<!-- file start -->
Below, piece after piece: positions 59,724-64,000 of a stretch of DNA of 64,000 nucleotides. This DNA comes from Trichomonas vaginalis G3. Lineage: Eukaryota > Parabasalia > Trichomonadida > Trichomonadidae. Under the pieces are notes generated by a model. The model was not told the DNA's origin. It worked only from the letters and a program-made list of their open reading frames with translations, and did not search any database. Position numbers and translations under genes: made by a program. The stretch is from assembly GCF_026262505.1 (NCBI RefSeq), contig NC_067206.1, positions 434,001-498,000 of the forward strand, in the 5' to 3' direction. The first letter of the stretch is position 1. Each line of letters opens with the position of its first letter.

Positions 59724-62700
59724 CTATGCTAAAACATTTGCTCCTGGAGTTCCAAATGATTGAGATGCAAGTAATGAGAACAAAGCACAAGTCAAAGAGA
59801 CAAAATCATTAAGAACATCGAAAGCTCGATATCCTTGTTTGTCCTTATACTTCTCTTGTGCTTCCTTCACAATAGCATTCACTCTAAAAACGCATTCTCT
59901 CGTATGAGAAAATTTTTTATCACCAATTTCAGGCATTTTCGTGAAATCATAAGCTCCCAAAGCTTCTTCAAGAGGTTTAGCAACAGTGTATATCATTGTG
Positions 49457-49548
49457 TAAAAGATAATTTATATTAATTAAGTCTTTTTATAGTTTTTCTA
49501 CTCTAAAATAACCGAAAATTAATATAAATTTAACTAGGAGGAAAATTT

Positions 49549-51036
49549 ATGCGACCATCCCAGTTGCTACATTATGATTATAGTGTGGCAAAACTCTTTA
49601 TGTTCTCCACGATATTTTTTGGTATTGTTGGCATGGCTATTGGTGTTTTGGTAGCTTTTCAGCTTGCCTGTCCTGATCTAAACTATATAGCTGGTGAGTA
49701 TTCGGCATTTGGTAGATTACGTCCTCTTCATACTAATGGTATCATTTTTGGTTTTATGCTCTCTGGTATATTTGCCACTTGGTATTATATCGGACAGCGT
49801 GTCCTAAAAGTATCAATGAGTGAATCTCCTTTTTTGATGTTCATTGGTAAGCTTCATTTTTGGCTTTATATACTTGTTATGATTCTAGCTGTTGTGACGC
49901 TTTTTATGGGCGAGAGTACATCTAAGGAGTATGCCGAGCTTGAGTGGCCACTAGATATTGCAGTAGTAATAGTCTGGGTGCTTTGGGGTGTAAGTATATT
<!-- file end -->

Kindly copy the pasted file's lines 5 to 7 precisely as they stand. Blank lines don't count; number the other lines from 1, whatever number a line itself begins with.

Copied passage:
59901 CGTATGAGAAAATTTTTTATCACCAATTTCAGGCATTTTCGTGAAATCATAAGCTCCCAAAGCTTCTTCAAGAGGTTTAGCAACAGTGTATATCATTGTG
Positions 49457-49548
49457 TAAAAGATAATTTATATTAATTAAGTCTTTTTATAGTTTTTCTA